“Wake up in the morning and think, No matter what gets done and how much is left undone, I am enough. It’s going to bed at night thinking, Yes, I am imperfect and vulnerable and sometimes afraid, but that doesn’t change the truth that I am also brave and worthy of love and belonging.” - Brené Brown
This quote replays in my mind as a constant reminder that every day I am building up the courage and power to fully embrace my imperfections, vulnerabilities, mistakes, and failures. In return, I will transform all these “undesirable” qualities and reflect on them, utilizing them as a learning tool rather than condemning them completely. I know I cannot be perfect, especially in a world where perfection is never equated to Blackness. Perfection, beauty, fortune, fame, and recognition are all such strong descriptors that, once again, is a rarity in addressing Black love, success, culture, bodies, and people. It took me twenty years of my life to cast perfection aside. The misconstrued ideas and fantasies in our society that push for an unattainable self, a simulacrum of the human experience, only exist in fairytales and fiction.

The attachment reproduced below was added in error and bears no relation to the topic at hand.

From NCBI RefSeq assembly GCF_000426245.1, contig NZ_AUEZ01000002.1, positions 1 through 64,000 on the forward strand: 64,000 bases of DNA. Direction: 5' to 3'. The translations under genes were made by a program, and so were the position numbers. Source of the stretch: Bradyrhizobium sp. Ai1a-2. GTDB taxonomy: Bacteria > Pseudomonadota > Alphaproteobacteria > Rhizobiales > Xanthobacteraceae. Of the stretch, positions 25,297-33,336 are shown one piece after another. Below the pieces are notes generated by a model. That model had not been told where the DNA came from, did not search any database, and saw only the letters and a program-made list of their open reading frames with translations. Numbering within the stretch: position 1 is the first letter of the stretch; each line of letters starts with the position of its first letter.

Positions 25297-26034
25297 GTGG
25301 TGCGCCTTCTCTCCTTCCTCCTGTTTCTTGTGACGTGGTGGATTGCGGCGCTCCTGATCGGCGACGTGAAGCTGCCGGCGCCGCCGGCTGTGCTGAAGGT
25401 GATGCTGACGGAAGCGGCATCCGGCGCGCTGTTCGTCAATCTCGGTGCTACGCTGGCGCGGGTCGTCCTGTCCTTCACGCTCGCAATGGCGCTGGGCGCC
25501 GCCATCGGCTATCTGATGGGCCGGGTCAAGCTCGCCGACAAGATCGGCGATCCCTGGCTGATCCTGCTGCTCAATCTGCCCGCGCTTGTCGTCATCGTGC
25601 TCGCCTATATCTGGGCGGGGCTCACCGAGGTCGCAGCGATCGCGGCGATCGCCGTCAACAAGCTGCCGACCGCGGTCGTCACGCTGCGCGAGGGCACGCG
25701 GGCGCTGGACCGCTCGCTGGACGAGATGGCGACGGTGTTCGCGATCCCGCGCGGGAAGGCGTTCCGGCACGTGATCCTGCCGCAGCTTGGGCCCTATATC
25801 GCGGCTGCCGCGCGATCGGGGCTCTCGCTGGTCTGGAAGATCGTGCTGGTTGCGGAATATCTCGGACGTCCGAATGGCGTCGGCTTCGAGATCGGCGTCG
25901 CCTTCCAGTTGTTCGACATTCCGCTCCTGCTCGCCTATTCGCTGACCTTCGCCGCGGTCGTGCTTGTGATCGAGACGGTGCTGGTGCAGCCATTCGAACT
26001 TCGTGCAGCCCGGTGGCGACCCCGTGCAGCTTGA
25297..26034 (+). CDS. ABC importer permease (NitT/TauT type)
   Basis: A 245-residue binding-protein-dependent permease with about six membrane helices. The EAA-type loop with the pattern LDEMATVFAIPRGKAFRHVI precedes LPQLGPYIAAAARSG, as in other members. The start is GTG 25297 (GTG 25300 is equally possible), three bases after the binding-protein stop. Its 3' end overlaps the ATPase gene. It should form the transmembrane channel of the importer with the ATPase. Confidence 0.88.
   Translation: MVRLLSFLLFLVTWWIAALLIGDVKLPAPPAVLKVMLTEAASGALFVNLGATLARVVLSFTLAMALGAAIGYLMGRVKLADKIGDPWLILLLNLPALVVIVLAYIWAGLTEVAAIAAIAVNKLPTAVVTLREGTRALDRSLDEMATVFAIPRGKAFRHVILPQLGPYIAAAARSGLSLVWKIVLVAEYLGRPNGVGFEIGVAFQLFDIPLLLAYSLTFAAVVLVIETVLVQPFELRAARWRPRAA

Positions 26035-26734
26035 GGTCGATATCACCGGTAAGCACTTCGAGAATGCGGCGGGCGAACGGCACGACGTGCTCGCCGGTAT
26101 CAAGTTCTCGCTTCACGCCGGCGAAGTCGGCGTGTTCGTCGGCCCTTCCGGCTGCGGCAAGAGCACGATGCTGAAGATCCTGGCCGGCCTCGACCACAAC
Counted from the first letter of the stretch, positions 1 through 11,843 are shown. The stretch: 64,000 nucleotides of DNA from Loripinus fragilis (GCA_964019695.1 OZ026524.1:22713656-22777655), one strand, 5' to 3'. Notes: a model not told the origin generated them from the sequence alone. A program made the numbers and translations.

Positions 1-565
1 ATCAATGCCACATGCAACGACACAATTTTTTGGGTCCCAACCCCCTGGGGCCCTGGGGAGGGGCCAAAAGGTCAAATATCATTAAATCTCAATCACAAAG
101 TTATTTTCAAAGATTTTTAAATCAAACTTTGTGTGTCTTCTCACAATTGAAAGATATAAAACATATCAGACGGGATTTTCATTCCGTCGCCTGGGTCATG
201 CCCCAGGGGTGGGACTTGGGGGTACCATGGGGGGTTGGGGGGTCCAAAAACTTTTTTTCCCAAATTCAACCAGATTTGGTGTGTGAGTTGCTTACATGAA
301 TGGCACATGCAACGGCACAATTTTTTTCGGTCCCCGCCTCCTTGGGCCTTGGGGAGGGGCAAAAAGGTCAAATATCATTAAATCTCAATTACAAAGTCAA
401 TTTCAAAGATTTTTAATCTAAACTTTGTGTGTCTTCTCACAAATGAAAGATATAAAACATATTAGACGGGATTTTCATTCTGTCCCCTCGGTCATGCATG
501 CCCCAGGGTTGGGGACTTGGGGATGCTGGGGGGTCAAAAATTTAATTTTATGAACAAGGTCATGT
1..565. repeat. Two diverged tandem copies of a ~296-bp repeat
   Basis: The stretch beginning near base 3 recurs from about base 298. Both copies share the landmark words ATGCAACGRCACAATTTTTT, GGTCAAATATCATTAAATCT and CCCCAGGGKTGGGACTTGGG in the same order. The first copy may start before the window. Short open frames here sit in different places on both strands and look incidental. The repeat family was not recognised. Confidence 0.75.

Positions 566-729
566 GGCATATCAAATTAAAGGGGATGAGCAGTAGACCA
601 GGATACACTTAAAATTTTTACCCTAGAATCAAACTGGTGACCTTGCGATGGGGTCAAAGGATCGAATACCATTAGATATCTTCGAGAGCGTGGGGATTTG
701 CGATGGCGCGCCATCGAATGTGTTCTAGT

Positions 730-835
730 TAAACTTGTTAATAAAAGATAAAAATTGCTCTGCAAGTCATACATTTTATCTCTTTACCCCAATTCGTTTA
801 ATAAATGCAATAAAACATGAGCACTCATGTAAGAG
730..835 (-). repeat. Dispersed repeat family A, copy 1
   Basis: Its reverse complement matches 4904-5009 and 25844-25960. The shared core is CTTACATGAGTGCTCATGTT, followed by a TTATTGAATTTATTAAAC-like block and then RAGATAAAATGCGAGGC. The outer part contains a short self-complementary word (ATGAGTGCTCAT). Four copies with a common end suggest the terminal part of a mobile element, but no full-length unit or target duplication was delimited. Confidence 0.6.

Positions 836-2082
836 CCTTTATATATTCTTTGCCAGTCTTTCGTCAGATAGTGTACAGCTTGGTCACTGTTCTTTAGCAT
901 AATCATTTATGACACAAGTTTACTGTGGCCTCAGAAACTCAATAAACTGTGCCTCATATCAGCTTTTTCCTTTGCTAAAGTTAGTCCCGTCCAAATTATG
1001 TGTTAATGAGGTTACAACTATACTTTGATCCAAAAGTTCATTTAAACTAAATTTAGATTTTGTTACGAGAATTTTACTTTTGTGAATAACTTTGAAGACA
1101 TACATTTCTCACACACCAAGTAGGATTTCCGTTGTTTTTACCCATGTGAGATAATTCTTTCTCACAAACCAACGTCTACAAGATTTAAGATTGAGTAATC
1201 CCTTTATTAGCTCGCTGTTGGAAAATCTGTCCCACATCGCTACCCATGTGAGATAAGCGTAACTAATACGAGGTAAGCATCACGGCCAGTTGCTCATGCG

I am me and you are you. Instead of running away and pushing back the parts of ourselves we do not want to see, let alone show others, we need to embrace vulnerability instead. Being able to love yourself despite what society may label a flaw is a true gift and power we should all seek. Once a person can extend love, care, and forgiveness to themselves, those acts are then reflected tenfold in the way they treat others. Self-love and love for others should not present itself as a power struggle; they both deserve to be on the same playing field. In every meaningful interaction you have with someone who may be battling the ugly side of the human experience, extend your grace, your listening ears, and your patience. Be each other’s peace during these unprecedented times, and understand that through it all you are worthy, loved, and a gift worth fighting for. As I open my heart and mind in these reflections, I encourage you to take what you need from them and pass along your own interpretations of my words, actions, and feelings as I traverse this expedition called life.
Bachelor of Social Work (BSW)
Fontbonne University Archives
St. Louis, MO
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